Growing up watching the inequality meted out to women inspired P Viji to form Penkootu.

news Women Saturday, November 24, 2018 - 10:30

P Viji cuts the call twice and asks for time - that’s how busy she was on the day BBC put her name on its list of 100 Women of 2018. She finally returns the call after 10 in the night. As she shushes her teen children to be quiet when she speaks, Viji remembers her difficult childhood and later recalls the more recent years that brought the new recognition.

Viji talks about her contribution that fetched the big honour - her much-written work for Penkootu, an association to fight for women's rights. From campaigning to build toilets for women on the street to protesting for the rights of saleswomen to sit for a while – there has been a lot of work and a lot of struggle to make each of this happen. There’s still much more to do. And all this, she does without taking a break from her actual profession as a tailor.

“That’s my job,” she says in her deep Kozhikode dialect.

What made an ordinary tailor turn into an activist, into someone other people came to for help, is the intriguing part. Viji says that her inquisitive nature - to question everything - must have developed in those early years of her life, seeing and understanding the unequal treatment meted to women by society, which also includes her father.

“Both my parents were working. My dad was a bus driver and my mother worked as a maid. However, women labourers were not even accepted as human beings. They would be beaten up. They had to be alert 24 hours – to work, to look after the house and the family. I watched my dad hit my mom, and she never took rest,” Viji recounts.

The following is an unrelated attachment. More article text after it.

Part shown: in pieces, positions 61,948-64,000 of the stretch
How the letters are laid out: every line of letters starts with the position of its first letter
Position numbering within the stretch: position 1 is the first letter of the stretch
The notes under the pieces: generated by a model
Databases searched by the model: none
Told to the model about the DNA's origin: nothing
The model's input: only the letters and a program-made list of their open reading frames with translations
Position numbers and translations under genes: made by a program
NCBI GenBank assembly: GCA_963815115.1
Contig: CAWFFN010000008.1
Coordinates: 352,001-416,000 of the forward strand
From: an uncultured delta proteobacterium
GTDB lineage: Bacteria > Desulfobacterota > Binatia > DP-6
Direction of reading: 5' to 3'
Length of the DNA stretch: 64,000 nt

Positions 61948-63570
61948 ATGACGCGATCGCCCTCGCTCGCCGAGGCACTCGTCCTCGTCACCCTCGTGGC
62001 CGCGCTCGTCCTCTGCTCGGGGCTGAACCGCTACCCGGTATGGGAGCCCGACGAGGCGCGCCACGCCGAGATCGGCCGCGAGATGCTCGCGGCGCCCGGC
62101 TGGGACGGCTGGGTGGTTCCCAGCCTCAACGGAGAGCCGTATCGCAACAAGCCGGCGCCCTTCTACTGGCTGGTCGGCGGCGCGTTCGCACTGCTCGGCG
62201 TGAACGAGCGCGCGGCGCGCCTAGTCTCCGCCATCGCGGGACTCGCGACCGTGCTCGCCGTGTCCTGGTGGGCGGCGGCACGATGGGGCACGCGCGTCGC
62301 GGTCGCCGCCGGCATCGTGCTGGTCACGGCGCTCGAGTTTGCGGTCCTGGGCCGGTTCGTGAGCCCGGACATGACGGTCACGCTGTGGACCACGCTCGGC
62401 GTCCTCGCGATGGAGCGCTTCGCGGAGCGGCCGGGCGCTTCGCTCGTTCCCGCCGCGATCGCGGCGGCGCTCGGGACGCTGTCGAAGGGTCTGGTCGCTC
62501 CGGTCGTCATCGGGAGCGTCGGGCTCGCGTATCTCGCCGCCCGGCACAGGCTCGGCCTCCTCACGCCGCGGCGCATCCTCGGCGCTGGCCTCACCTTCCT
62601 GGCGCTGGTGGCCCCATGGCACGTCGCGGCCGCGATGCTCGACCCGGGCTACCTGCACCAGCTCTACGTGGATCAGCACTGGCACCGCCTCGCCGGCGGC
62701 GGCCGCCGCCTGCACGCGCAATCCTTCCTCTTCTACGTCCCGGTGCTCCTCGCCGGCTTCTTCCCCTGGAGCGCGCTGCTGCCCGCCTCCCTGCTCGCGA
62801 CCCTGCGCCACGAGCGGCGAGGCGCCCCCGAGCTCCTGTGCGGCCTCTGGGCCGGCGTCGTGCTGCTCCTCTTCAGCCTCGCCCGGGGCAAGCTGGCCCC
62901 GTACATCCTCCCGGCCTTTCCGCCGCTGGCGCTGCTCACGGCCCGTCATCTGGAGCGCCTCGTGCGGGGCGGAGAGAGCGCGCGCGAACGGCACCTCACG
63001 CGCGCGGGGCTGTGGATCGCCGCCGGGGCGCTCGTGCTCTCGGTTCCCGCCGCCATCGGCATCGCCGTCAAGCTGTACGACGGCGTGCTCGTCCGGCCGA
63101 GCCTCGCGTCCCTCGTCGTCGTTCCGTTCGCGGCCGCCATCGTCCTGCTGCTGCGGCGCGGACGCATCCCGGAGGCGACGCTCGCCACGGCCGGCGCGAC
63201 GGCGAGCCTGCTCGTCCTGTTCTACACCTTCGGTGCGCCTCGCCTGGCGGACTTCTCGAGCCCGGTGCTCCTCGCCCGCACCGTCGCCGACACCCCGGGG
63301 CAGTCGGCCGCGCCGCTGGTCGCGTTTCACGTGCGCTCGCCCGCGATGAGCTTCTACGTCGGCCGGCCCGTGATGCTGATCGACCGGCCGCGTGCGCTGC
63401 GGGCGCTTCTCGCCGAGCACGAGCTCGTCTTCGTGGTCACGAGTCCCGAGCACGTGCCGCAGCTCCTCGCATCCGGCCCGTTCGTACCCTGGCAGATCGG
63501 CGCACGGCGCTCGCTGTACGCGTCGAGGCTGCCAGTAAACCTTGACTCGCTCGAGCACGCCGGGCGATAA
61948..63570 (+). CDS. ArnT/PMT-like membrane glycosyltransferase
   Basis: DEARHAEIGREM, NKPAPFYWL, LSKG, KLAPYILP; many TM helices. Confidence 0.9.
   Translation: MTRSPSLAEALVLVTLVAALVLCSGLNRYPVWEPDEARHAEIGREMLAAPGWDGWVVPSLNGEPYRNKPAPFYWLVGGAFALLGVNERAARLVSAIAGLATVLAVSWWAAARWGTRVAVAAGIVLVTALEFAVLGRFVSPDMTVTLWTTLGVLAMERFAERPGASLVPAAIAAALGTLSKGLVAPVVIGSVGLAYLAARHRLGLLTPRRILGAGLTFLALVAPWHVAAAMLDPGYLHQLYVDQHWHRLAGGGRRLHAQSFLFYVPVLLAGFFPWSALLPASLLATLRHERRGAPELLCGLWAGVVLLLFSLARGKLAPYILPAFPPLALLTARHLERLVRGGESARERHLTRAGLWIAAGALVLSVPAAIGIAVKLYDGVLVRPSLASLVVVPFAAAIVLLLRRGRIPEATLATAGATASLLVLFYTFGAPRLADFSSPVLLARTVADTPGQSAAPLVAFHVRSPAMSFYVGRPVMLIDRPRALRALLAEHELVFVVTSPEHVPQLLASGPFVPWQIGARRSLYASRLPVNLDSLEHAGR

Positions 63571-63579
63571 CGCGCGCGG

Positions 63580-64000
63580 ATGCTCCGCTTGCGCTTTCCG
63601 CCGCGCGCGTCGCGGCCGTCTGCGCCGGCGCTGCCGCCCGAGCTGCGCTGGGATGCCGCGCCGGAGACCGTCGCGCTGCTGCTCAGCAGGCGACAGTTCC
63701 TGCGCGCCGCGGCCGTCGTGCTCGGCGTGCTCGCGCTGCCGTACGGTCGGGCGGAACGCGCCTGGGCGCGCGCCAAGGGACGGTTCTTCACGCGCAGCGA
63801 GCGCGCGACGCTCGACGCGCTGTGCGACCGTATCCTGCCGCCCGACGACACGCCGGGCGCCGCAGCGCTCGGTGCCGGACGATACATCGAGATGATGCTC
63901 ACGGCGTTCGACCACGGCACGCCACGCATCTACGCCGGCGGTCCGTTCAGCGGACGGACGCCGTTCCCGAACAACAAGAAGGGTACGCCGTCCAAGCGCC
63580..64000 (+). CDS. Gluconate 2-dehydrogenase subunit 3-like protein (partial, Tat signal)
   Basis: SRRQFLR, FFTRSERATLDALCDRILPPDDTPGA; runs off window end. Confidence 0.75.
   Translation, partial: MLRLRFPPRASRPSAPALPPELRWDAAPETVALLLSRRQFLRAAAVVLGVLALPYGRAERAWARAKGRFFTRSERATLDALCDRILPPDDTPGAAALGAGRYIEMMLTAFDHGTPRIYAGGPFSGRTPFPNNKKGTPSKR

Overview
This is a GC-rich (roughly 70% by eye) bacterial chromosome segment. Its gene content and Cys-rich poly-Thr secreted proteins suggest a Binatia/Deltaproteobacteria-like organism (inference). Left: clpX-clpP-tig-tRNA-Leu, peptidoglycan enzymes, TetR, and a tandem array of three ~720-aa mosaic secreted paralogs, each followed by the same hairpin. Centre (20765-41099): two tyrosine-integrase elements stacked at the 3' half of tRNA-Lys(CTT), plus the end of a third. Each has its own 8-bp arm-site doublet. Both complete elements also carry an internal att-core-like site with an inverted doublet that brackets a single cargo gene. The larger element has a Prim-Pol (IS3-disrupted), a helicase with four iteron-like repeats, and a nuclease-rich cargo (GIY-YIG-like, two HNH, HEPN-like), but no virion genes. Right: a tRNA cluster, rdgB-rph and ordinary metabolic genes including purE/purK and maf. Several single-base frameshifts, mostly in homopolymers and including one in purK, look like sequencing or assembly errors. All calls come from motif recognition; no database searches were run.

Even political parties that came to solve the problems of workers, did not give a solution to the unjust treatment towards women.



She grew up watching such unjust treatment until activist Ajitha came to her part of the town and spoke against domestic violence. That’s when Viji realised such injustices could be fought and that new laws had always come out of such fights.

So when women working at various shops on Muttayi Theruvu in Kozhikode did not have access to toilets, Viji and others formed Penkootu and launched the moothrapura samaram (protest for toilet). It was a long struggle that led to a court case but the women stood their ground. It’s their protest that finally led to the installation of e-toilets in the state, which we now see in every corner.

“After that, workers began to come to us with problems. One of these was to do something for saleswomen to sit while they worked. We did the irikkal samaram (sitting protest). We protested by sitting with chairs on our heads. When that protest won, the next problem came - for minimum wages. It was called the CO samaram (Community Organiser) of Kudumbashree. Despite the day and night work they did, the COs used to get just Rs 1,500 as monthly pay. We took it to trade unions and to courts until at first they increased the pay to Rs 10,000 and later to Rs 28,000 per month,” Viji says.

A protest campaign for Supplyco employees came next, to increase their pay from 50 paise for packing one packet of provisions to one rupee per packet. Viji also worked for the Muthalakulam washer women’s job security.

“Every problem becomes a protest,” she says. And from the tone, one can understand that life is not going to change for Viji. She is going to run between her tailoring job and the many campaigns of Penkootu that need her.